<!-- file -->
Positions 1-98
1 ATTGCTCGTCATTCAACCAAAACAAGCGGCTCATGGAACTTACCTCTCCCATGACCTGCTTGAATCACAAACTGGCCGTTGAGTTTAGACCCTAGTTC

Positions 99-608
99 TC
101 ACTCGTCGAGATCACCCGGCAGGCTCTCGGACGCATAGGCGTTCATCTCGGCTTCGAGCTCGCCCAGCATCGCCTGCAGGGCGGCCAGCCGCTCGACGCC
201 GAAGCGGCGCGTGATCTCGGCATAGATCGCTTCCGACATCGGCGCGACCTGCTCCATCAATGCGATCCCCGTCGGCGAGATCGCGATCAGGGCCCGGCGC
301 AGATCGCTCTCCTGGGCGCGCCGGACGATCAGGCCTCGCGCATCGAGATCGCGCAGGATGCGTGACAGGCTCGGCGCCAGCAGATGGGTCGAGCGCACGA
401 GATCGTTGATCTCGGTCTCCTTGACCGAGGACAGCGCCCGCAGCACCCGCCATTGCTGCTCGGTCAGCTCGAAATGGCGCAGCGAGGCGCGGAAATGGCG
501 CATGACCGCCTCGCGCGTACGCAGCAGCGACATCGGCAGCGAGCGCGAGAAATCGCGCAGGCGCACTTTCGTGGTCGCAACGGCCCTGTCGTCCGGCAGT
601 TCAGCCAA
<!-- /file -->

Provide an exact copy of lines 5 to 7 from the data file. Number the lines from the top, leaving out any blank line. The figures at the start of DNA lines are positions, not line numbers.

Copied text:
101 ACTCGTCGAGATCACCCGGCAGGCTCTCGGACGCATAGGCGTTCATCTCGGCTTCGAGCTCGCCCAGCATCGCCTGCAGGGCGGCCAGCCGCTCGACGCC
201 GAAGCGGCGCGTGATCTCGGCATAGATCGCTTCCGACATCGGCGCGACCTGCTCCATCAATGCGATCCCCGTCGGCGAGATCGCGATCAGGGCCCGGCGC
301 AGATCGCTCTCCTGGGCGCGCCGGACGATCAGGCCTCGCGCATCGAGATCGCGCAGGATGCGTGACAGGCTCGGCGCCAGCAGATGGGTCGAGCGCACGA